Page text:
“I Say Cathedral When I Mean Gunpowder” by William Evans

William Evans


Over winter break, Frank put a shotgun
in his mouth and killed himself in his mother’s
home, which was not his home, but I can under-
stand not wanting to die in a place you’re not sure

will care for your bones after you’ve left them.
Maybe break is a generous word because I was
back in the home my father had left and I was 
never going back to school, but ghosts have 

a way of knowing where all keys are hidden,
what kind of pacification the most guarded
beasts will submit to. It is 2 a.m. and a person 
I have left behind is telling me someone I had

lived with is trapped behind the present tense
forever. Now it is four days later and I am
in my best clothes driving into Fairfield County
where I was once called nigger on the baseball

field, where I once needed a coach to walk
with me to the bus to avoid my own purging
and a teammate told me that it wasn’t because
I was Black, but because I was that good,

because I was not old enough to be two
things at one time yet. Frank loved Wu-Tang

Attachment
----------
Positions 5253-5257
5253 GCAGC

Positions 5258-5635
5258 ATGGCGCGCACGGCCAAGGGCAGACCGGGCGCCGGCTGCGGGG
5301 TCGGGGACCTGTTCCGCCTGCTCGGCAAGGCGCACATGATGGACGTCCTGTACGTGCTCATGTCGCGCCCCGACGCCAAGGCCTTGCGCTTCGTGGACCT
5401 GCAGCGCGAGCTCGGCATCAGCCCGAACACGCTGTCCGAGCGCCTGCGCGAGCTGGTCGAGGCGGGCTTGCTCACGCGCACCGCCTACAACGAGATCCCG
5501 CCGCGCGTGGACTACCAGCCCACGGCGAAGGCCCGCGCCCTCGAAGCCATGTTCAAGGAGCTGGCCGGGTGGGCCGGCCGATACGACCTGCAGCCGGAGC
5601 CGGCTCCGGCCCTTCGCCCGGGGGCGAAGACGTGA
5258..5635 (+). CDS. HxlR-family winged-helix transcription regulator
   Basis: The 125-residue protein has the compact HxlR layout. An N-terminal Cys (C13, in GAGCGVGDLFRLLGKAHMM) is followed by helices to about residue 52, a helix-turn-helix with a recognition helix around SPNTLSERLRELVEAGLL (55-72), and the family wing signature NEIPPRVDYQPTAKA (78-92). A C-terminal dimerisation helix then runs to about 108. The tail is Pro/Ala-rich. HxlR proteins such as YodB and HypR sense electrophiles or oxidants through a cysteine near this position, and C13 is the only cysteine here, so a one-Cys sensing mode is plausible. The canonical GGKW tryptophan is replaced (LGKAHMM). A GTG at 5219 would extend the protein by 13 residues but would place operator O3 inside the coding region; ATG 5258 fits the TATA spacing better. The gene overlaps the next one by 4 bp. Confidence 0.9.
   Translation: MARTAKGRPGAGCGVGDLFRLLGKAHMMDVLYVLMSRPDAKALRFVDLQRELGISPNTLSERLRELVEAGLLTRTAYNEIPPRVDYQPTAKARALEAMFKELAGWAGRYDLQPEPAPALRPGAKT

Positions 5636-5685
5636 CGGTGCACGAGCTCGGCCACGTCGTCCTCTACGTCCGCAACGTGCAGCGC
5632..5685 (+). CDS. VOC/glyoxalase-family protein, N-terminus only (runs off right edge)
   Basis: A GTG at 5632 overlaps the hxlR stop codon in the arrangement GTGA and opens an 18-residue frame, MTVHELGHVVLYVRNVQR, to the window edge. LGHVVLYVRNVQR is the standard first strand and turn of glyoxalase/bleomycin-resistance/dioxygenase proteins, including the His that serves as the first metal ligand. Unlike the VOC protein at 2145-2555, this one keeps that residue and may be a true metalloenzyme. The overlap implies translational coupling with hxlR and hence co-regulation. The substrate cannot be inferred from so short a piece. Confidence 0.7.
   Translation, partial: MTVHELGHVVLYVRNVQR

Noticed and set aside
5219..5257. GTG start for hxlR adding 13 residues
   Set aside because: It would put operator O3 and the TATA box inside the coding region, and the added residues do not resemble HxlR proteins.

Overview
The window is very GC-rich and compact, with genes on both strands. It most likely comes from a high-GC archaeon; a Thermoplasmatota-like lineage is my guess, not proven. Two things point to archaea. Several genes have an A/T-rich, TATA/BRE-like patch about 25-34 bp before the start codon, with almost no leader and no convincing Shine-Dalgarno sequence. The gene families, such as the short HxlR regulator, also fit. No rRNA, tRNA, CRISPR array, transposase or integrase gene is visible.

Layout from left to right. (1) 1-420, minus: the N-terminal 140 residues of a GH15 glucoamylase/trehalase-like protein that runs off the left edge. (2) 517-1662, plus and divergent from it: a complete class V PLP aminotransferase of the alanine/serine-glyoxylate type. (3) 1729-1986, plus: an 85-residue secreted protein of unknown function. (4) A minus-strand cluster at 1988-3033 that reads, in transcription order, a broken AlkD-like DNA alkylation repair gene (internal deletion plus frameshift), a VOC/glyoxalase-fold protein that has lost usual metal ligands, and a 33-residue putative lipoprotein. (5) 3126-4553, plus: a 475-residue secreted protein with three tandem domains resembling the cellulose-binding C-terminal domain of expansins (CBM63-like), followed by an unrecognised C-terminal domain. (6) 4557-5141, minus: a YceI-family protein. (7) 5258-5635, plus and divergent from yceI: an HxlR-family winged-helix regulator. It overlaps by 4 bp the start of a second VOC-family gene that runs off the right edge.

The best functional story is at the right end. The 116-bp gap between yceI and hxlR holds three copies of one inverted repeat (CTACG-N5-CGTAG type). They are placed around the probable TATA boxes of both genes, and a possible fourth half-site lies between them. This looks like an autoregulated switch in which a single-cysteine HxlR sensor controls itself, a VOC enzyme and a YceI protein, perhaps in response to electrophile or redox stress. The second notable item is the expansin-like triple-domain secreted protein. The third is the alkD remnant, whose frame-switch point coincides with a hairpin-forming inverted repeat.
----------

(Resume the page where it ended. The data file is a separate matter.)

and once argued me who had the best verse
on Triumph, but no one at this funeral knows

this story, at least not the part where Frank
once kissed my forehead at a party while
we re-enacted Ghost and Rae over the music
too loud for anyone to be truly sober that night.

There is a humming here, whenever another
mourner approaches me, with a trespass glare
and I hope that Frank knows that I came here,
again to a tree that looks at my neck and misremembers

gravity, to see him lowered into the world that
tries to claim me, each and every day. I don’t want
him to see me as brave, but to know that I, too,
understand what it means to walk into a cathedral

and hear every lock turn behind you, that the stained 
glass is sometimes just light born in a better neighborhood
and I can still smell the gunpowder you swallowed every time 
I startle a flock of birds, that will never again be still.

from Rattle #57, Fall 2017
Tribute to Rust Belt Poets


William Evans: “I think being from the Midwest is a unique negotiation for a writer as I often find myself putting forth an idea that isn’t so much profound as it is making a statement of awareness for readers. I often feel that the aesthetic of many poets outside of the Rust Belt is an affirming action that confirms or reinforces what we may believe about the location already. In my part of the country, I think the writers are often defending their home. It’s a pursuit of not only relevance but of reverence of where our voice fits in the national conversation. This poem, ‘I Say Cathedral When I Mean Gunpowder,’ feels particularly Midwest when it encounters the shifting environments, hard-to-penetrate culture, and realities of what being in the middle of the country demands.” (website)

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